Main Verbs and Helping Verbs
What are Main and Helping Verbs?
Let us read the following sentences:
- Anshul walks to school every day.
- Manjunath is eating a red apple.
The word which represents action in Sentence 1 is walks; however, in Sentence 2, one word alone does not represent the action. The phrase is eating functions as the verb.
When we inspect this phrase, we see it is made of two elements. One word actually carries the main idea of the action, and the other word tells us more about the nature of the action. In the phrase, eating is the main verb. The word is tells us more about the nature of the main action; hence, it is a helping verb.
Main verbs are words which represent the primary or main action of the subject. They contain the main meaning.
- Helping verbs are words which lend their support to main verbs.
- They are important to the structure of sentences.
- They also tell us about the nature of the main verb with respect to tense and form.
- They have little or no meaning as compared to the main verb.
- Mrs Noronah has been working as a matron for the last ten years.
- Karishma is typing a memo to the boss.
- Salim does remind me of my elder brother.
Types of Helping Verbs – Primary Helping Verbs
Primary helping verbs are helping verbs which can also function as main verbs. They can be divided into three categories.
- Be forms (progressive helping verbs): Verbs like is, are, am, was, were are known as Be forms of helping verbs or progressive helping verbs. They tell us that the action expressed by the main verb is still in progression.
- Present progressive: Rahul is travelling to Papua New Guinea as we speak. o Past progressive: Harsh was snoring loudly in the plane.
- Future progressive: Ranjani will be working on a part-time basis.
- Have forms or perfect forms: Verbs like has, have, had are known as perfect forms of helping verbs. They tell us that the action expressed by the main verb is finished, complete or perfected.
- Present perfect: Tara has eaten the last biscuit in the plate. o Past perfect: The Marathas had clinched a great victory for themselves.
- Future perfect: By this time tomorrow, Yayati would have paid us a visit.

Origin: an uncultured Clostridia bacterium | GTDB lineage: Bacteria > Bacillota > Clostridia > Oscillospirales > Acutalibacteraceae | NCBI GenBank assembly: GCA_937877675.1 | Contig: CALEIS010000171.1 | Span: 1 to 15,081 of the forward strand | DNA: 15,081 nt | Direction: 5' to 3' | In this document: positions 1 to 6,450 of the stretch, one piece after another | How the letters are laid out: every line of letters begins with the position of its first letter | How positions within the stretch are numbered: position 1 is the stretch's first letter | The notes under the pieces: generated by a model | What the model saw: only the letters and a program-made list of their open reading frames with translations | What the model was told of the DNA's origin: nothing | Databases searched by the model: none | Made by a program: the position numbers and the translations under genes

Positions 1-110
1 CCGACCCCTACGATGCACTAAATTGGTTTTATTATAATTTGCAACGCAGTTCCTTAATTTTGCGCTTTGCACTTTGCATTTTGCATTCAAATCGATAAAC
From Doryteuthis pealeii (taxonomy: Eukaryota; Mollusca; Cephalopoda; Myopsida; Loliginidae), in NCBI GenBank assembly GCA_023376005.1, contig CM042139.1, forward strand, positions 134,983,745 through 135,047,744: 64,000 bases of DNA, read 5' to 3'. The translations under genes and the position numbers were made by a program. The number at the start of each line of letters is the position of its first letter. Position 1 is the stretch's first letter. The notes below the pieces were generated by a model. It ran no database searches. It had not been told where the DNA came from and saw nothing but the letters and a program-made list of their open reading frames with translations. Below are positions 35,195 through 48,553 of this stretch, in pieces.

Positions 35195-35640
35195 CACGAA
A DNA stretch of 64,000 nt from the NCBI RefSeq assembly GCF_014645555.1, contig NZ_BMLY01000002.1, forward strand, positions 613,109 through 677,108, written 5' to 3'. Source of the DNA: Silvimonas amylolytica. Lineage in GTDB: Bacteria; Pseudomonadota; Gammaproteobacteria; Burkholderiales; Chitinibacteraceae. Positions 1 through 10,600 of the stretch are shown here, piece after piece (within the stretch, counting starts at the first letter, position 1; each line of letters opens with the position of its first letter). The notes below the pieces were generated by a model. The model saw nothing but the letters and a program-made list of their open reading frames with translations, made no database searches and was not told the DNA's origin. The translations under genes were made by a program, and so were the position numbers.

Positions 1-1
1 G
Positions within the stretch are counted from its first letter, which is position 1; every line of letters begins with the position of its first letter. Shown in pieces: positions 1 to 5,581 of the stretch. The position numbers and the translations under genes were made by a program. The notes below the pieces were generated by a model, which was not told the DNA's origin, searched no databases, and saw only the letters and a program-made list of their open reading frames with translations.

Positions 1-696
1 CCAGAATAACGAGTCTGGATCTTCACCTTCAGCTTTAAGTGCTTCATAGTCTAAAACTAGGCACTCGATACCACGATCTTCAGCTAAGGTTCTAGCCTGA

- Do forms: Helping verbs like do, does, did, done are known as do forms of helping verbs. They are used for
- Emphasis: I do enjoy watching a good movie on weekends.
- Negation: Neeta does not appreciate unsolicited advice from strangers.
- Forming questions: Do we know each other?
What are Modal Auxiliaries?
- Modal auxiliaries or modal verbs are helping verbs which tell us about the modality or intent behind
the verb’s performance.
Ritu must focus on Mathematics this semester. (Compulsion) Arun will go to the post office. (Future certainty)
- These modalities include permission, suggestion, ability, probability or obligation.
- Without the main verb, the modals do not make any sense at all.
- The role of these auxiliaries is not fixed; they can have varied functions.
|Can||Can’t/ cannot||Present||Ability||She can speak five languages.|
|Could||Couldn’t / Could not||Past||Ability||Naresh could carry the luggage back home.|
|Can||Present||Permission||Can I take another one?|
|Could||Present||Permission (more polite)||Could I ask you why?|
|Will||Won’t, / will not||Future||Certainty||We will leave in 10 minutes.|
|Would||Wouldn’t/ Would not||Future||Probability||Ravi would be the inheritor of his father’s riches.|
|Shall (used with I and We)||Shalln’t/ Shall not||Future||Certainty||We shall overcome all the obstacles.|
|Shall||–||Permission||Shall I accompany you?|
|Should||Shouldn’t/ Should not||–||Suggestion||You should wear your pink sweater.|
|Should||–||Obligation||You should complete your work before leaving.|
|May||May not||Future||Possibility (likely)||It may rain today since the skies turned grey.|
|May||–||Permission||May I? Yes, you may.|
|Might||Might not||Future||Possibility (unlikely)||Though the sky looks clear today, there is a possibility it might rain.|
|Must||Mustn’t/ Must not||–||Obligation/ Compulsion||You must complete the journal on time.|
|Must||–||Speculation||Where is Sneha? She must be in the kitchen.|
|Ought||–||Moral Obligation||One ought to donate some money to the needy.|
|Ought||–||Probability||Three cups of flour ought to be enough for this cake.|
Subject-Verb Agreement and Finite and Non-finite Verbs What is Subject Verb Agreement?
In Sentence 1, the subject The book agrees with the verb is. In Sentence 2, the subject The book agrees with the verb are. In Sentence 1, the subject is singular; hence, the verb is singular. In Sentence 2, the subject is plural; hence, the verb is also plural.
This agreement between the subject and the verb with respect to their number is known as subject-verb agreement or subject-verb concord. In simple words, we can say that when the subject is singular, the verb is singular; when the subject is plural, the verb is also plural.
|The bags||are packed.|
|The bottles||were empty.|
|The drains||are blocked.|
|The police||were called.|
The subject of a sentence can be a noun, a pronoun or a gerund. The rules of agreement can be different for each.
Rules for Nouns
Uncountable nouns will always agree with singular verbs.
Material nouns will also agree with singular verbs.
|Bakelite||is a type of plastic.|
In a collective noun phrase, the headword will agree with the verb and not the noun which follows
the preposition ‘of’.
|A bundle of papers||was burnt.|
|A band of musicians||is performing.|
|Bunches of grapes||hang from the vines.|